Jonathan Blanchard Goes Off In An Extraordinary Manner

Jonathan Blanchard Goes Off In An Extraordinary Manner

Jonathan Blanchard was a longtime Attorney General of New Hampshire.

In 1784, Blanchard was one of several men who left the Confederation Congress hastily as he had become fed up with the lack of ability to govern.


The Congress of the States

During the time between sessions of the Congress of the Confederation, a smaller body was organized to keep the wheels of government moving.  

This body was known as the Congress of the States and was made up of one delegate from each State in the Union.

In the summer of 1784, less than a year after the Treaty of Paris was signed, the weaknesses of the Articles of Confederation were already beginning to show. This is when Jonathan Blanchard got on his horse and rode home to New Hampshire.


Jonathan Blanchard

Before the Revolutionary War, Jonathan Blanchard had already risen to the rank of Major in the New Hampshire Militia.  

Already a leader in his community, Blanchard was elected to the New Hampshire Provincial Congress in the build up to revolution. After independence, he was chosen for the State House of Representatives.

By 1777, Jonathan was his State’s Attorney General. In this position, he was charged with prosecuting crime on behalf of the government.  He held this position for five years.

After his stint as Attorney General, Blanchard was sent to the Continental Congress.


Wasting Time

While in Congress, governing had hit a standstill.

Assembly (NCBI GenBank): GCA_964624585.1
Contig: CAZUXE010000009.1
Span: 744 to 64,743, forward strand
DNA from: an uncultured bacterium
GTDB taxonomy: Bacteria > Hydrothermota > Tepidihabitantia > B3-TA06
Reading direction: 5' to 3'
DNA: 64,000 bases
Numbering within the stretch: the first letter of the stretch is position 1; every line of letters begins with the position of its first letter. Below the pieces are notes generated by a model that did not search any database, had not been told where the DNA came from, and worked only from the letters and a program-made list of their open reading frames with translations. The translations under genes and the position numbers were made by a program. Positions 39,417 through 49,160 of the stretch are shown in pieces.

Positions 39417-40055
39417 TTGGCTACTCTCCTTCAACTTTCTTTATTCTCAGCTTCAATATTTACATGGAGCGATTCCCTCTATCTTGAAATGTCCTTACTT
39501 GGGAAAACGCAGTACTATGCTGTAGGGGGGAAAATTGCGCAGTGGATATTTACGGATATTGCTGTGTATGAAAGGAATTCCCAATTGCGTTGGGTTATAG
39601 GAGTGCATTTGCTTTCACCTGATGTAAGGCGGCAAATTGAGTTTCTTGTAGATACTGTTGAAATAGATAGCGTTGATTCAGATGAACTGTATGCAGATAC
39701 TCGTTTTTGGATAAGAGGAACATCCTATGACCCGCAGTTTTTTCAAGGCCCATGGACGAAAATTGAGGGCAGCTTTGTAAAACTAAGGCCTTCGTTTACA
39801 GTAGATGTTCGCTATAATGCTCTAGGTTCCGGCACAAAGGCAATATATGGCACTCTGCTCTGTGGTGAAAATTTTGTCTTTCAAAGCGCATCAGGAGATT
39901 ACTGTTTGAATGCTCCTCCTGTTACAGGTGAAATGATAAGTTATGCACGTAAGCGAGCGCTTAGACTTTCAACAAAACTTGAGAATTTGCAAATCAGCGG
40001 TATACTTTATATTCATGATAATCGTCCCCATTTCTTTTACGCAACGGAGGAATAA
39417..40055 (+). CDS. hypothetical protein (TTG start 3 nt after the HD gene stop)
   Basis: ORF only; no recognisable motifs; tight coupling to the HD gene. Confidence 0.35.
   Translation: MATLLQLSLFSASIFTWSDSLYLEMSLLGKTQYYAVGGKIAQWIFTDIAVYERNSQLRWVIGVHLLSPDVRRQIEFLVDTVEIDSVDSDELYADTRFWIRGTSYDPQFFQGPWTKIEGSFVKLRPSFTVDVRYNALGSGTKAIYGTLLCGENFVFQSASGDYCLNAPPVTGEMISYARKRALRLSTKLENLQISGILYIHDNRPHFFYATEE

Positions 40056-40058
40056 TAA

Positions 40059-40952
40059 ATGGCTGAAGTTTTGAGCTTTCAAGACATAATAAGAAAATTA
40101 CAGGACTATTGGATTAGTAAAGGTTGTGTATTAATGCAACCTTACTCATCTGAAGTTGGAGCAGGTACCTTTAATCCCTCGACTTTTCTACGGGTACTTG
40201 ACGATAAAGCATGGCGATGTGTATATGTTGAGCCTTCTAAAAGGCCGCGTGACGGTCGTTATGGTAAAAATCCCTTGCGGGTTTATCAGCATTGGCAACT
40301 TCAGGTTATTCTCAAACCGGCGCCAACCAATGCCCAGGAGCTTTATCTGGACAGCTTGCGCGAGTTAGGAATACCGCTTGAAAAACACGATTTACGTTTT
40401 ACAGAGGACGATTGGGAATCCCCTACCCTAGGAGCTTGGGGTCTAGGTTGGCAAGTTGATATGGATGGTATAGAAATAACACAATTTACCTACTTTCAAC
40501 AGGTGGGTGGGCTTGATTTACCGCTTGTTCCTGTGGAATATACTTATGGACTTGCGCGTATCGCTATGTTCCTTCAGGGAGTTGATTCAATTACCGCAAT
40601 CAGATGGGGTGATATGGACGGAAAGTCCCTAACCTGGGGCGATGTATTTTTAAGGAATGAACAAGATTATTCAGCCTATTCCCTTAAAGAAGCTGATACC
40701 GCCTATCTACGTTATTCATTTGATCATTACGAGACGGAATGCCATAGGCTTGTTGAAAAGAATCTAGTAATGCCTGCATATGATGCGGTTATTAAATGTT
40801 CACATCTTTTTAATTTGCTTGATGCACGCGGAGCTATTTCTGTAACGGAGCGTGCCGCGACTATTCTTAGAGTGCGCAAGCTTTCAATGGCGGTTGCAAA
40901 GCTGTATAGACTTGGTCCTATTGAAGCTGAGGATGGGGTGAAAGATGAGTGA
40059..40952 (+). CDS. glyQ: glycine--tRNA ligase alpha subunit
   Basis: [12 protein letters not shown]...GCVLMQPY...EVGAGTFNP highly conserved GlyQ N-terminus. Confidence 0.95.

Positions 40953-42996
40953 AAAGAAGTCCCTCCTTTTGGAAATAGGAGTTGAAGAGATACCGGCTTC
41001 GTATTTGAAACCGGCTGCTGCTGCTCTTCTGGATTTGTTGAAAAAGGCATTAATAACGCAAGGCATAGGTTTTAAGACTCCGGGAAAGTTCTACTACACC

The Congress was barely able to get delegates from the necessary nine States needed to do any business. Additionally, when they did have nine States represented, they could not actually get anything done without unanimous consent. Since there were never representatives on hand from all thirteen States, governing became impossible.

Moreover, the Congress of the States (the temporary body mentioned above), only seemed to propose changing locations. The motion would be voted on and turned down, repeatedly.

Attending Congress had clearly become a waste of time.

To be fair, Jonathan Blanchard was not the only one to make an ‘extraordinary’ exit in mid-August of 1784. Francis Dana and Samuel Dick also left the same day.

Many people were not happy with their decision, however. James Madison and Jacob Read both wrote to colleagues about their disappointment. Others, like John Sullivan, were a bit more understanding.


Effects on the Government

Blanchard’s evacuation of Congress demonstrated a major problem with the Articles of Confederation. Namely, that just a few men could leave the Capitol and completely halt the government.

However, his leaving showed that there were bigger issues with the Articles. The main detraction was that the government had no way of forcing its delegates to show up.  

Ever since the Revolutionary War had ended, few people found it necessary to attend their sessions of Congress. This meant that the Federal government was, in actuality, not a government at all.

It was in response to Jonathan Blanchard’s departure that many Founders began debating way by which to make the United States government into a more respectable body. It would not be long before a group of men convened in Philadelphia to produce a new Constitution.

If you’d like to learn more about the end of the Articles of Confederation, check out my articles on James Schureman and Philip Pellham.

Furthermore, to read about the transition from the Articles of Confederation to the Constitution, pick up a copy of ‘We Have Not A Government’ from the affiliate link below.

Please remember to subscribe to our email list for a new Founder every day.

Martha Washington - The First First Lady

Martha Washington - The First First Lady

Caleb Brewster Row Row Row's His Boat

Caleb Brewster Row Row Row's His Boat